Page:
Therefore, the Spirit’s initial work involves turning a person into one who has many of the necessary presuppositions to begin to interpret the Scriptures. The Bible speaks of these changes in terms of the person being “born again” (John 3:3), “born of the Spirit” (John 3:5, 6), and saved by the “washing of regeneration and renewing by the Holy Spirit” (Titus 3:5). When the word is preached the Spirit attends His word and some receive it with joy as the word of God (1 Thess 1:5, 6; 2:13). This is because their spiritual eyes which were blind (Matt 13:15; Rom 11:8) are enabled to see (Matt 13:16). These facets of the changes of salvation give the person a new world and life view. They will then have the necessary preunderstanding concerning beliefs about God and His word for interpreting the word.

At conversion the Spirit also takes up residence in the life of the believer (Rom 8:11). Now he lives, and has the capacity to walk, be led, and filled by the Spirit (Gal 5:16, 18, 25; Eph 5:18). He has the Spirit of Christ (Rom 8:9) and thus, the mind of Christ (1 Cor 2:16). As the believer is conformed to the image of Christ through sanctification by the Spirit, he is given the proper thinking to have a whole hearted understanding and embracing of the Word as truth and gets to understand and know God better. His eyes are enlightened to know the truth more deeply (Eph 1:18).

This indwelling Spirit is the same Spirit of Truth who was promised by Jesus to teach His disciples all things, bring to their remembrance all that he had said, guide them into all truth, and declare the things to come (John 14:26; 16:13). It is difficult to determine how much of the Spirit’s work in their lives from these promises was limited to them and what aspects are normative for believers of all times. John himself includes some examples of how the apostles remembered what Jesus had said and understood the significance after His resurrection (John 2:19-22; 12:16; cf. 20:9). One can certainly see how this perfect memory would be important for writing the Gospels. His teaching them and guiding them into all truth could certainly explain the epistles. Further, declaring the things to come would explain Revelation. So, perhaps this is a promise for the apostles’ ministry and the process of inscripturation.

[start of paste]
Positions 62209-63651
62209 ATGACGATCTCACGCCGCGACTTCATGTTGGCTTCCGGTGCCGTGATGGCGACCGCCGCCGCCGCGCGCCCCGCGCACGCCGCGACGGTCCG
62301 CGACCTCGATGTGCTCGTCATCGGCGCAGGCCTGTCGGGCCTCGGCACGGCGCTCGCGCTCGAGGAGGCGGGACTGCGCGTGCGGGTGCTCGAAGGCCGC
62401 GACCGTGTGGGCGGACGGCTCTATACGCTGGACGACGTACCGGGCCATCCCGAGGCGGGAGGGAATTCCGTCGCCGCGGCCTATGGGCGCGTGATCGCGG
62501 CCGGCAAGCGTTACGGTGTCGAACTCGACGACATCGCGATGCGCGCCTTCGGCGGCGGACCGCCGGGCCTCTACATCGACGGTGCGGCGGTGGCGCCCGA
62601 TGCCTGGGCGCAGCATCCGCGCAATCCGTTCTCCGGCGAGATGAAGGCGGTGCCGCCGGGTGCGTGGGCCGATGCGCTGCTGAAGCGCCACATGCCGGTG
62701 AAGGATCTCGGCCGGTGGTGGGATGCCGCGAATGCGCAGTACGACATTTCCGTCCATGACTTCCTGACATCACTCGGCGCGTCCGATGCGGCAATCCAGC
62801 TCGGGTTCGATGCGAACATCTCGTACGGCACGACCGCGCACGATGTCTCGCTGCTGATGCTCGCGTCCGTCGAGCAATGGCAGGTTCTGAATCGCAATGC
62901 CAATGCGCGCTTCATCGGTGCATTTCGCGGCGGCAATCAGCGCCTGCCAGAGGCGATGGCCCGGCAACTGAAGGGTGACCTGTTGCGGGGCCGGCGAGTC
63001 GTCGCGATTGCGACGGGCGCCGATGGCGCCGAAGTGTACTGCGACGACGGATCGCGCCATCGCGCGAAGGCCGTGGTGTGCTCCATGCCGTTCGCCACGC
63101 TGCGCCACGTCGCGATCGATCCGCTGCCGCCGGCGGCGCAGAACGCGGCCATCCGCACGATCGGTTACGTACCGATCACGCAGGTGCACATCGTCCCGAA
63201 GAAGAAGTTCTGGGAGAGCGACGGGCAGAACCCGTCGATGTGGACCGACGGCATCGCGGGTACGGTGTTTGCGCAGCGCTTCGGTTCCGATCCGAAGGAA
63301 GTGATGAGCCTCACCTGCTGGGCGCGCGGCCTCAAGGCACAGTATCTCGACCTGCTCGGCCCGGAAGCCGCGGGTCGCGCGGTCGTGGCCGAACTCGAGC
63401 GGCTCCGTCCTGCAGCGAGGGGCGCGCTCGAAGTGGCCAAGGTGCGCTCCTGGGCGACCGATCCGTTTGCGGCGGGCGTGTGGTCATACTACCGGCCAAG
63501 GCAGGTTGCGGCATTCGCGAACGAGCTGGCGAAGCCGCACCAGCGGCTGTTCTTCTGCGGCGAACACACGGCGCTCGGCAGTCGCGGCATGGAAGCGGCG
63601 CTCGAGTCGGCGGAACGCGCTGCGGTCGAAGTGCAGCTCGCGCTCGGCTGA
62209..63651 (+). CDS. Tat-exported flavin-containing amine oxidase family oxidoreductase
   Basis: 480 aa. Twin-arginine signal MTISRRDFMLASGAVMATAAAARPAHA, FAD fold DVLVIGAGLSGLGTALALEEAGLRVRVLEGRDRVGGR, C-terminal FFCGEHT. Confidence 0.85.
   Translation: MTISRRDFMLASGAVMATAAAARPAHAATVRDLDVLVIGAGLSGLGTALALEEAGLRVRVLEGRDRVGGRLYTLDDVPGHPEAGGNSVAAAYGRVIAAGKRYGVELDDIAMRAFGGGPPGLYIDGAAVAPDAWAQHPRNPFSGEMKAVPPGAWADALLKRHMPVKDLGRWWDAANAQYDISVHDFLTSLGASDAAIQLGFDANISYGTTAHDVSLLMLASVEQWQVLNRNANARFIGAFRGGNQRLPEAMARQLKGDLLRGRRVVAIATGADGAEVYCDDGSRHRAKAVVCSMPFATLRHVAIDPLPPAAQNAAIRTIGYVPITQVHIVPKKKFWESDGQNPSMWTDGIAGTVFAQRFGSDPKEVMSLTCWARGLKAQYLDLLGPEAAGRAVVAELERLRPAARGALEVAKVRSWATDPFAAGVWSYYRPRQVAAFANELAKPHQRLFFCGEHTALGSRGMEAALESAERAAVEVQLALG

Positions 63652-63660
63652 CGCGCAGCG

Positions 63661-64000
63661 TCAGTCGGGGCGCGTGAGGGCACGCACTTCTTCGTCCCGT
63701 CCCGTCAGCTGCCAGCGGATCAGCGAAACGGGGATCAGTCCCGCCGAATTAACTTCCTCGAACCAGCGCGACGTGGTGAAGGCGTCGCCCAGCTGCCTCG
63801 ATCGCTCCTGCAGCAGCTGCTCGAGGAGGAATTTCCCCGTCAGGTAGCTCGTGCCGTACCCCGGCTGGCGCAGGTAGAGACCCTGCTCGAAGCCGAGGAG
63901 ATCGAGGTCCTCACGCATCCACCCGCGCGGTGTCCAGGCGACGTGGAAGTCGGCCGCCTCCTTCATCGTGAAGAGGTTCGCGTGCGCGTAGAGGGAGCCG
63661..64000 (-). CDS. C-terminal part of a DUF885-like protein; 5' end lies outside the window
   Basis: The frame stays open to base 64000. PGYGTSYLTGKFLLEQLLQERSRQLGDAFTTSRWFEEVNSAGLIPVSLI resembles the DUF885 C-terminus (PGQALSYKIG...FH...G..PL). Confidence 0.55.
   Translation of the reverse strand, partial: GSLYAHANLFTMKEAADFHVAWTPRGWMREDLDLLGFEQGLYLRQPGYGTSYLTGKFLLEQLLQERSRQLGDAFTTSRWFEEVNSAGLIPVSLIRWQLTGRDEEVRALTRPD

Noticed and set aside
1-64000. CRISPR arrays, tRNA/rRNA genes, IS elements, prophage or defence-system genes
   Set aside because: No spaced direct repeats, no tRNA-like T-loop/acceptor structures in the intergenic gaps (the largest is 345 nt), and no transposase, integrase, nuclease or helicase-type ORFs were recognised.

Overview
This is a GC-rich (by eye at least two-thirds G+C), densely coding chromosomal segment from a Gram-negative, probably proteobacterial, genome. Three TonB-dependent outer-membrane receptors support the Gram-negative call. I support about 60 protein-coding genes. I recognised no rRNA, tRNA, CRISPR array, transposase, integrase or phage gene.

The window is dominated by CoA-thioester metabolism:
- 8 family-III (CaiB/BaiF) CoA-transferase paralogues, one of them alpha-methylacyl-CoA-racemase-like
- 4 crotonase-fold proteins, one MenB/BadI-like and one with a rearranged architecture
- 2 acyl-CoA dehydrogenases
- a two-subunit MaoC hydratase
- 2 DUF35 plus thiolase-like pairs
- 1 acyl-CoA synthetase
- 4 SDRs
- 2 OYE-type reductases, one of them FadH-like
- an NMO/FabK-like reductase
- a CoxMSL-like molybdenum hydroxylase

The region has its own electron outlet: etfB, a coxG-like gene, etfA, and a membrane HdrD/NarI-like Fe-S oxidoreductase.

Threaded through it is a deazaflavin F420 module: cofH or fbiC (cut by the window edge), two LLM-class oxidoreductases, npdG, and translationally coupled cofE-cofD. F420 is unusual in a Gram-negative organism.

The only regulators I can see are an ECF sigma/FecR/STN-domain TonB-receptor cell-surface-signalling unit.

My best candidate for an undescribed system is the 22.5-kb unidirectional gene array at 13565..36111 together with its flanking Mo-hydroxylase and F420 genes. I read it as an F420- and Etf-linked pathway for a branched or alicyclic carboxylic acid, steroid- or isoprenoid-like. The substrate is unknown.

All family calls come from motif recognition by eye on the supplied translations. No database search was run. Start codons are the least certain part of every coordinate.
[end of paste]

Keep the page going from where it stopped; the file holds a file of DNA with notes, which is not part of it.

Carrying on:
Yet, when the same writer, John, later addresses a church in 1 John 2:20, 27 he tells them that they have received an anointing from the Holy One and as a result they know all things and they do not need to be taught. It would contradict the very letter John is writing if these were absolute unqualified statements. The context would rather indicate that they know the truth about Jesus well enough to not be led astray by those who deny Him. If the anointing here is the Spirit, which is a reasonable conclusion, then believers are presumed to be taught the truth by Him and therefore know the truth, understand it well enough to believe it, and understand the significance of it so that they can obey it. So, the teaching ministry of the Spirit seems to be normative in relation to the truth already revealed.